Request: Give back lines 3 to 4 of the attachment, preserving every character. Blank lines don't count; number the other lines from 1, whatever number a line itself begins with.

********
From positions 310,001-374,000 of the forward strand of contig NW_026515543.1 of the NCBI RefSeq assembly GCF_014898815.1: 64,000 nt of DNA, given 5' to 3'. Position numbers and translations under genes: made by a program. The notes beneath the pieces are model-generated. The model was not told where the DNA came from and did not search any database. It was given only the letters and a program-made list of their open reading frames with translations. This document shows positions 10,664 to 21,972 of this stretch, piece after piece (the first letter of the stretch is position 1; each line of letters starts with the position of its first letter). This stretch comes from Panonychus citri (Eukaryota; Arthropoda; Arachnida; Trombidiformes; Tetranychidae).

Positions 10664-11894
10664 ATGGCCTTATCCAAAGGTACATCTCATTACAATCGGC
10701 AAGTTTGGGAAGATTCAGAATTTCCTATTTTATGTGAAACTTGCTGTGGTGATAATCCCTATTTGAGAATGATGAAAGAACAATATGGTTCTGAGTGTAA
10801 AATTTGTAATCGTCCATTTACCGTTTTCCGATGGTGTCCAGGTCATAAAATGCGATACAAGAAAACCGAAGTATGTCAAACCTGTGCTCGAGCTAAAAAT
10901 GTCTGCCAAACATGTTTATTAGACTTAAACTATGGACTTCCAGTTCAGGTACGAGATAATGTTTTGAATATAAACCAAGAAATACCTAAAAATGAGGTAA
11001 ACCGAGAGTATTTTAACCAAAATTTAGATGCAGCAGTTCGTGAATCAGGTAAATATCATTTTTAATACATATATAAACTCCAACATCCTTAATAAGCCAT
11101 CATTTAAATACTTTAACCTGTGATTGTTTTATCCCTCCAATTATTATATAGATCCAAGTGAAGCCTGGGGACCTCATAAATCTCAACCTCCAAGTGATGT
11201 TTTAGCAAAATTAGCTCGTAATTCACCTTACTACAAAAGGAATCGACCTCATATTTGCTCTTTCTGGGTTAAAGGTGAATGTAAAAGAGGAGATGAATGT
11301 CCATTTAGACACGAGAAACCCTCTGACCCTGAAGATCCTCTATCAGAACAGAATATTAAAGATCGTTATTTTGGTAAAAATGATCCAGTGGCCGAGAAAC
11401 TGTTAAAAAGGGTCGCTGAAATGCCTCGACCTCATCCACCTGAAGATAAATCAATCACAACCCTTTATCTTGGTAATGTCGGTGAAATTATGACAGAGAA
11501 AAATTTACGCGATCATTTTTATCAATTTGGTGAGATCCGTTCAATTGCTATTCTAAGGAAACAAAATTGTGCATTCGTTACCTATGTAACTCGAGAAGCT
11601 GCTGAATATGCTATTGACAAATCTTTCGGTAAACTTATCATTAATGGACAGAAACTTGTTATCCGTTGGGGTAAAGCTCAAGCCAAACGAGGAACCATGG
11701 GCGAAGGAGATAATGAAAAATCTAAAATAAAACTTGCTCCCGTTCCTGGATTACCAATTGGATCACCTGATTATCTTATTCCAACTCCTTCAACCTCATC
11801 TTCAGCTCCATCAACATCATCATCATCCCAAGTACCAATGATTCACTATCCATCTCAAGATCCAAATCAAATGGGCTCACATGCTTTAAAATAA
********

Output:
10664 ATGGCCTTATCCAAAGGTACATCTCATTACAATCGGC
10701 AAGTTTGGGAAGATTCAGAATTTCCTATTTTATGTGAAACTTGCTGTGGTGATAATCCCTATTTGAGAATGATGAAAGAACAATATGGTTCTGAGTGTAA